LONDON – The head of English football’s national governing body has stepped down after making objectionable comments on several black people, women and members of the LGBTQ community during a solo appearance before a parliamentary committee.
During a car-crash online appearance in front of Digital, Culture, Media and Sports Parliamentary Committee lawmakers on Tuesday, 63-year-old Greg Clarke referred to black football players as “colorful,” an old and offensive term, leading to resentment It spread.
During the meeting call for his language, Clarke apologized and backpedaled, spending time in the United States, where he was “required to use the phrase people of color,” adding, “He has to travel on my words. should do.”
Sanjay Bhandari, President of Anti-Racism Football Organization Kick it out, Said he was “extremely disappointed” by Clarke’s remarks.
“Old language has been used for decades to describe Black and Asian people as ‘color’ and should be sent to the dustbin of history,” said Bhandari. “This is completely unacceptable.”
Later, speaking about diversity within English football, Clarke, who is also the vice president of the international football body FIFA, said that South Asians and Afro Caribbean people “had different career interests.”
“If you go to the FA’s IT department, there are a lot more South Asians than Afro Caribbean. They have different career interests,” he referred to the Football Association to the committee.
“There was a slip of the tongue, terrible was terrible,” former football star Darren Bent, who is black, Tweeted Following Clarke’s comments.
Clarke also referred to being gay as a “life option” and paraphrased that female players at a young age “just didn’t like to kick the ball over them.”
Professional network women in football said their comments were “outdated stereotypes.”
He resigned hours later.
“My unacceptable words before Parliament were dissatisfaction with our game,” Clarke said in a statement on Tuesday. “I am deeply saddened that I have offended the diverse communities in football that I and others worked very hard to include.”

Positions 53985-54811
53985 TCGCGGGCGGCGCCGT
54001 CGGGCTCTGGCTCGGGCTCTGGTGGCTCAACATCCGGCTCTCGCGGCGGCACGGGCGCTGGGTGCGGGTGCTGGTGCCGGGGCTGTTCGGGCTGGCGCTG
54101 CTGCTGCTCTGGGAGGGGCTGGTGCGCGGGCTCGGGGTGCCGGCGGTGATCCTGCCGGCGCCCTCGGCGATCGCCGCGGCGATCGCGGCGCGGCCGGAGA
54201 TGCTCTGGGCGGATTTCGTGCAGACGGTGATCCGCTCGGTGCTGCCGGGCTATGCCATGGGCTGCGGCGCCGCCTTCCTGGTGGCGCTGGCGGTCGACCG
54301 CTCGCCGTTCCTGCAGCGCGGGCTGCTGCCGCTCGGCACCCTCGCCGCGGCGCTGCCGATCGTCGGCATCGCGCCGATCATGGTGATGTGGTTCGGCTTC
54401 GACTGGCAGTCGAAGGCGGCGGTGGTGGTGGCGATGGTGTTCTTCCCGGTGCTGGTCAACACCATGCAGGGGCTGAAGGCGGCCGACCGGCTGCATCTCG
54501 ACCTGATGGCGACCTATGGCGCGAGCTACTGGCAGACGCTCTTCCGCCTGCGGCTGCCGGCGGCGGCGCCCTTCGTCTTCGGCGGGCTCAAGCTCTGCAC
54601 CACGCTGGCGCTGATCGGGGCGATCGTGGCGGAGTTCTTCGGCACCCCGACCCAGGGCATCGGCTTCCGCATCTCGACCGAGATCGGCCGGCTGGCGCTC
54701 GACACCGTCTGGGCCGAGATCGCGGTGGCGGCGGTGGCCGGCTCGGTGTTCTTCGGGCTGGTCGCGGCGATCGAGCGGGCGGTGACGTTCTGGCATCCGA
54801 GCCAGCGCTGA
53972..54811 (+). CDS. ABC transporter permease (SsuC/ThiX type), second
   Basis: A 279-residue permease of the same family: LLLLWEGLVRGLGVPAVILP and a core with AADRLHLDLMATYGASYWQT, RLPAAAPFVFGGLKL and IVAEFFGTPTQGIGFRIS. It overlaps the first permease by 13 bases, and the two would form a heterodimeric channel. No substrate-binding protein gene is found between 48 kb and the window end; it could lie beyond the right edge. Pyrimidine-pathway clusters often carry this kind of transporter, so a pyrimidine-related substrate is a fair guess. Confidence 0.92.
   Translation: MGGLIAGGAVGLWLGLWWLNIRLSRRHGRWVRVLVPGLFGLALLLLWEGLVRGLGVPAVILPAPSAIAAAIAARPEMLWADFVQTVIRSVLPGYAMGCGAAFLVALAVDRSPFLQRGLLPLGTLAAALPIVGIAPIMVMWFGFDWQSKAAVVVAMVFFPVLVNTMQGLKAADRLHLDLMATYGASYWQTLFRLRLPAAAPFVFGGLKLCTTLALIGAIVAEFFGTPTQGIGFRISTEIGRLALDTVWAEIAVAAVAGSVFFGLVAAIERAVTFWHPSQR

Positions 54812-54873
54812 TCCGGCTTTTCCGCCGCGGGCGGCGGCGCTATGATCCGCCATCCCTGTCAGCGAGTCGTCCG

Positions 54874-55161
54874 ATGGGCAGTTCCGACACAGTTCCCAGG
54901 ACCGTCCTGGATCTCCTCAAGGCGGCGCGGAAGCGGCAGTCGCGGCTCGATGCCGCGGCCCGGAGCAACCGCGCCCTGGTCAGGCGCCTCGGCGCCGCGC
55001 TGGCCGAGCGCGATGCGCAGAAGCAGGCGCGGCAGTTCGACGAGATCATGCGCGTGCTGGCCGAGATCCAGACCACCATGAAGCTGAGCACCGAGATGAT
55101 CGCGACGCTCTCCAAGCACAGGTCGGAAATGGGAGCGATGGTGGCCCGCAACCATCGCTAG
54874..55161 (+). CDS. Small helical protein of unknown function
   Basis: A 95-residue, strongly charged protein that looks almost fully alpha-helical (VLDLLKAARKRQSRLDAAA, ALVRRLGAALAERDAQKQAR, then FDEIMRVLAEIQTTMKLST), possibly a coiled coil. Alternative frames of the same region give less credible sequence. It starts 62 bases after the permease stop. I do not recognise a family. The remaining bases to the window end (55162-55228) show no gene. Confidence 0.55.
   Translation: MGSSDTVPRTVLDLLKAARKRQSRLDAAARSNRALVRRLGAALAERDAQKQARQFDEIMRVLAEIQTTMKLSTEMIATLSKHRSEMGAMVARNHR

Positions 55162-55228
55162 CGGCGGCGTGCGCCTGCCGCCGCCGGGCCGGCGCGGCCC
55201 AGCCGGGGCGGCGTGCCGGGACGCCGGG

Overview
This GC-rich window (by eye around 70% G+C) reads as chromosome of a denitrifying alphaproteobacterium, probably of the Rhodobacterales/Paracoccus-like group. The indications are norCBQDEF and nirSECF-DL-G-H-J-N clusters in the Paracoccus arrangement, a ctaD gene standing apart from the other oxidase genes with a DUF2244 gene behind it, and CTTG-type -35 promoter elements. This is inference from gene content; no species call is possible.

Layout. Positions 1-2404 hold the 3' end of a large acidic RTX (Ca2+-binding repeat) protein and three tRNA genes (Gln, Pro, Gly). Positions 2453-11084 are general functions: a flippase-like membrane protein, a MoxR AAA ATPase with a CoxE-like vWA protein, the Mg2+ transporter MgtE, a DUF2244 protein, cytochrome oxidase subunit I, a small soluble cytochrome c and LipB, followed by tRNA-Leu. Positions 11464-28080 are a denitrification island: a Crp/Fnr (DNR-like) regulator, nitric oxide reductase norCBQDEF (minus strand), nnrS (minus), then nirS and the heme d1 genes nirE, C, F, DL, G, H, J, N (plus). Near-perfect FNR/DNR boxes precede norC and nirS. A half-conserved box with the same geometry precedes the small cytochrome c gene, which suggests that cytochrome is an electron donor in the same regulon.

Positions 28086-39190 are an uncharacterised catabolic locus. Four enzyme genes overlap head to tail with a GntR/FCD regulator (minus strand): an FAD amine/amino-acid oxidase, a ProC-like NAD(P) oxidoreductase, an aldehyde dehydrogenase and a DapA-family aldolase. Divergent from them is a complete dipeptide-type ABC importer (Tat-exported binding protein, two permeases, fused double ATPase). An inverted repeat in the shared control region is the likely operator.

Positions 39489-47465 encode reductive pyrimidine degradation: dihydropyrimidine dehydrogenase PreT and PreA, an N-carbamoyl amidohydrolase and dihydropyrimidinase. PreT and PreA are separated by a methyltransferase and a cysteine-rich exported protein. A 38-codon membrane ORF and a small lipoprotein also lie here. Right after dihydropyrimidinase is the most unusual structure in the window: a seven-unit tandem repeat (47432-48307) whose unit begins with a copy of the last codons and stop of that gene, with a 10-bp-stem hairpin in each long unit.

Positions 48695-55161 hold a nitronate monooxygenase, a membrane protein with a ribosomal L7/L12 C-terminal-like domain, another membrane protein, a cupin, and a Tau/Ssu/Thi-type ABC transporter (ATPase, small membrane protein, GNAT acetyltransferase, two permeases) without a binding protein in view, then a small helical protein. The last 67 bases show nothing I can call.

British Sports Minister Nigel Hudlton acknowledged that Clarke’s comments had led to “deep crime” and that he “had the right to stand down.”
The Football Association confirmed Clarke’s resignation and has since appointed Peter McCormick as interim president. The governing body said it is “fully committed” to tackling discrimination. While FIFA did not immediately respond to a request for comment.
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British football, like the game globally, has been injured by the ongoing coronovirus epidemic. The games were temporarily resumed, with some limited spectators, but have since been curbed since the country has returned to a second round of national lockdown restrictions.
Clarke’s comments have also come at a time when Britain is struggling with identity and multicultural issues after separating from Europe following its Brexit decision.
This summer saw demonstrations of Black Lives Matter in London and elsewhere in solidarity in the United States following the police assassination of George Floyd. The protests trampled colonial era statues as Britain continued with its imperial past.
Clarke’s comments also follow comments made by Northern Irish jurist Lord Kilkenny, who called Vice President-Elect Kamala Harris as “Indian.”
Not everyone agrees with Clarke’s criticism.
Former England World Cup star John Barnes, Joe is of Jamaican heritage, told NBC News that Clarke’s comments were likely “slipping of the tongue”, perhaps due to him being “of a particular age”, and should focus on his intentions rather than public scrutiny.
Barnes said, “If you keep an eye on these kinds of situations, we lose a lot of potential and possibility to reach the peak of inequality.”
“Yes, he is clumsy about why he is actually saying this because he is conditioned to think, but then is called a racist and a homophobe and a sexist … do I think it’s insulting and insincere is.”
Reuters contributed to this report.